The Arecibo Observatory has many optical instruments at its disposal including:

  • Three Fabry-Perot Interferometers
  •  One Ebert-Fastie Spectrophotometer
  •  Two Tilting-Filter Photometers
  •  Nd:YAG Doppler Rayleigh Lidar
  •  Alexandrite Doppler Resonance Lidar
  •  Two Dye-lasers (Resonance Lidars)

SRI International (SRI) teams with the Universities Space Research Association (USRA) and Universidad Metropolitana (UMET), have formed the Arecibo Management Partners (AMP) to chart a bold new vision for the future of the AO. AMP will operate on-site at AO as one organization, streamlining operations, eliminating remote management, improving communications between AO management and stakeholders, and enhancing staff morale. UMET, a member of Puerto Rico’s second largest private university system, AGMUS, will bring expertise in education public outreach, and facilities management.

UMET’s substantial infrastructure and personnel will provide transformational economies of scale, giving AO access to previously impossible levels of physical and staff resources. UMET’s large employee base and extensive on-island resources provide new career paths and employment opportunities for new and existing AO staff.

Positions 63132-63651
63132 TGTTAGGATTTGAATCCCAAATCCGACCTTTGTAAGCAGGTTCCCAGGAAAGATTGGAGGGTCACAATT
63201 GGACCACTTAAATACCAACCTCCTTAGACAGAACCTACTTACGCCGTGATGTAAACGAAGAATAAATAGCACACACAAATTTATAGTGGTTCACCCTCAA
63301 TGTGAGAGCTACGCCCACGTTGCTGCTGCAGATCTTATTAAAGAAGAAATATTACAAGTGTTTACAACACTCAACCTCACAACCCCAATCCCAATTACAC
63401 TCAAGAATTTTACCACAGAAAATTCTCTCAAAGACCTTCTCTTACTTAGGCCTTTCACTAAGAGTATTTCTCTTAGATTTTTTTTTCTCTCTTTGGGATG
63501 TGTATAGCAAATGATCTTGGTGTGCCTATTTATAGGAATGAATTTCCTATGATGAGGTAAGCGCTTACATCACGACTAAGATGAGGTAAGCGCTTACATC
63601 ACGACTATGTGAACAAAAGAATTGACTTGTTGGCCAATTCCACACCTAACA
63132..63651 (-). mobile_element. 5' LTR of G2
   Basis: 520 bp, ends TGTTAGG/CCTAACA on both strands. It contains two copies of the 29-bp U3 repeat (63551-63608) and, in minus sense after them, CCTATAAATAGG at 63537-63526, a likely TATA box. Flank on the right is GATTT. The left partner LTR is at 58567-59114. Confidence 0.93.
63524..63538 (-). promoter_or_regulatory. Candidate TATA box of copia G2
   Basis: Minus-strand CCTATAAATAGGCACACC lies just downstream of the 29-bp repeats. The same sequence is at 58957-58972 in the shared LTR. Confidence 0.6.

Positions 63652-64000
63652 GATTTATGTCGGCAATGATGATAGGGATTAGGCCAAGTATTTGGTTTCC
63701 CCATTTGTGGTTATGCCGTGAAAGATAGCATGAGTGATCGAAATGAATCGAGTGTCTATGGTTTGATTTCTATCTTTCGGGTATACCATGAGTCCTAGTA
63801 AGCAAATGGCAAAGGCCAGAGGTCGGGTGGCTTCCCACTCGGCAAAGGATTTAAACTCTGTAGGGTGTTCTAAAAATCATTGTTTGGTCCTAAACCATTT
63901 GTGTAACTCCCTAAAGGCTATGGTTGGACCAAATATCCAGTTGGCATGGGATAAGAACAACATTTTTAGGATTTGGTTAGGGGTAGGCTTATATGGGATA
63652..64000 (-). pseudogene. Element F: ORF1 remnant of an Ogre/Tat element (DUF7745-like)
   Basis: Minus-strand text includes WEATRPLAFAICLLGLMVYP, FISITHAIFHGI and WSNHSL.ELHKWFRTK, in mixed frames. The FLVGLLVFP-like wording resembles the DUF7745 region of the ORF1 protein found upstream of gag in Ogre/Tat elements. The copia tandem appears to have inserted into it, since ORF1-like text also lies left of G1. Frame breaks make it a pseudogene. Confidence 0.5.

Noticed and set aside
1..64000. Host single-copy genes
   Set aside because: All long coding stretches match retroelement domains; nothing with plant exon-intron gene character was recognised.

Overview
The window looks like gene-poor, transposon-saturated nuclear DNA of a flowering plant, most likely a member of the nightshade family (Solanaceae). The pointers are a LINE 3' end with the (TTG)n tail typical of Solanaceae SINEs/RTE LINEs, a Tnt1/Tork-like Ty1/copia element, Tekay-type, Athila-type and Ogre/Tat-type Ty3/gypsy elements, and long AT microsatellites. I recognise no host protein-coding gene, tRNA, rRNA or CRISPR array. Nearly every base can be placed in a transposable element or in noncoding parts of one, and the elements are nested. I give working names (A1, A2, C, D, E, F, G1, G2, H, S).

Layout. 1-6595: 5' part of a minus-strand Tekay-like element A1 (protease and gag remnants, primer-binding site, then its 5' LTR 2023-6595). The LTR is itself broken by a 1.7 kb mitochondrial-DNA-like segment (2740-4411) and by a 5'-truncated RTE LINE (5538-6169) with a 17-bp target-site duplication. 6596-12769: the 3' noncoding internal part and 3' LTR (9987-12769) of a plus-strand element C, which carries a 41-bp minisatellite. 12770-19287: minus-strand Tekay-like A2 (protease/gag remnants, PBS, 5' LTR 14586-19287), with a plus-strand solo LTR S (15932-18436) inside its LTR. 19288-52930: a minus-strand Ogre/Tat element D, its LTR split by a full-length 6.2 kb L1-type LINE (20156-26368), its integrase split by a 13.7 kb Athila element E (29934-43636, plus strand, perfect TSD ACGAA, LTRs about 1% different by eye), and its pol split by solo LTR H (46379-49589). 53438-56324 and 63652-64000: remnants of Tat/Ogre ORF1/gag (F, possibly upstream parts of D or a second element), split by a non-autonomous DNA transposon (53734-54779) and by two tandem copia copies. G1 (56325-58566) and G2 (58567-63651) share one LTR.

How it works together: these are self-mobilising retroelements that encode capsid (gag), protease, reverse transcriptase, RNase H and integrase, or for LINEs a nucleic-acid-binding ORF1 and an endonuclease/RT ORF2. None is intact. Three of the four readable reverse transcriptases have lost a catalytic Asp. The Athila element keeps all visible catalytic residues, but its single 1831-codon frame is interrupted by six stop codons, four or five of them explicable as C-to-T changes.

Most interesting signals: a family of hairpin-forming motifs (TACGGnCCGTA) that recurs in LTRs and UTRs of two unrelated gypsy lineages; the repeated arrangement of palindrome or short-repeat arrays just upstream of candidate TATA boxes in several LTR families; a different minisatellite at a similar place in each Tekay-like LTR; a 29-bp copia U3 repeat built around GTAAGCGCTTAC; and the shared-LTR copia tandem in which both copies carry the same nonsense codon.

Twenty-seven supporting institutions (SIs) will collaborate with AMP to advance a common vision of Arecibo’s bright future in science and education. In addition to these academic institutions, AMP enjoys the expressed support of the Puerto Rico Department of Education and two PR economic development agencies, the Puerto Rico Industrial Development Company (PRIDCO) and the Department of Tourism, all keenly interested in integrating the AO into the local economic development.

The AO is a vital resource to the astronomy, planetary science, and space science communities through an ambitious facility development plan made possible by vigorous pursuit of funding opportunities with our collaborators. Our Supporting Institutions (SIs) provide broad technical, equipment, and logistic resources to AO’s science and education missions. They expand the AO user base and create staffing resources and professional development opportunities for AO staff.